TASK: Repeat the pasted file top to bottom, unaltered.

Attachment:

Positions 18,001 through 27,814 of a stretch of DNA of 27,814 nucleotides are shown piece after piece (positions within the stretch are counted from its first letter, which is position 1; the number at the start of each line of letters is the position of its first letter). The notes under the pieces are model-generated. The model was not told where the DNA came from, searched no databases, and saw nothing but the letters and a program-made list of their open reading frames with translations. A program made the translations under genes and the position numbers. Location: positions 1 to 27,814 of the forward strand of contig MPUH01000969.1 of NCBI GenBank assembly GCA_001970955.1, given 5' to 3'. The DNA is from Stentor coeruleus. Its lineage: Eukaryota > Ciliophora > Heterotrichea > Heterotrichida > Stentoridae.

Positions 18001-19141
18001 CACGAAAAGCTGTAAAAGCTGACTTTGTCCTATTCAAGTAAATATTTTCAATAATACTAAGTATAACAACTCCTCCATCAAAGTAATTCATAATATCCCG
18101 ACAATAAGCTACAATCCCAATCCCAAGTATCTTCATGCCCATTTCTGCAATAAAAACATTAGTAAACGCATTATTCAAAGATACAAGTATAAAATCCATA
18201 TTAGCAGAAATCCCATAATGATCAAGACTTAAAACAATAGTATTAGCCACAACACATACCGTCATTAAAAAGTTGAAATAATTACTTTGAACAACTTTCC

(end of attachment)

Positions 18,001 through 27,814 of a stretch of DNA of 27,814 nucleotides are shown piece after piece (positions within the stretch are counted from its first letter, which is position 1; the number at the start of each line of letters is the position of its first letter). The notes under the pieces are model-generated. The model was not told where the DNA came from, searched no databases, and saw nothing but the letters and a program-made list of their open reading frames with translations. A program made the translations under genes and the position numbers. Location: positions 1 to 27,814 of the forward strand of contig MPUH01000969.1 of NCBI GenBank assembly GCA_001970955.1, given 5' to 3'. The DNA is from Stentor coeruleus. Its lineage: Eukaryota > Ciliophora > Heterotrichea > Heterotrichida > Stentoridae.

Positions 18001-19141
18001 CACGAAAAGCTGTAAAAGCTGACTTTGTCCTATTCAAGTAAATATTTTCAATAATACTAAGTATAACAACTCCTCCATCAAAGTAATTCATAATATCCCG
18101 ACAATAAGCTACAATCCCAATCCCAAGTATCTTCATGCCCATTTCTGCAATAAAAACATTAGTAAACGCATTATTCAAAGATACAAGTATAAAATCCATA
18201 TTAGCAGAAATCCCATAATGATCAAGACTTAAAACAATAGTATTAGCCACAACACATACCGTCATTAAAAAGTTGAAATAATTACTTTGAACAACTTTCC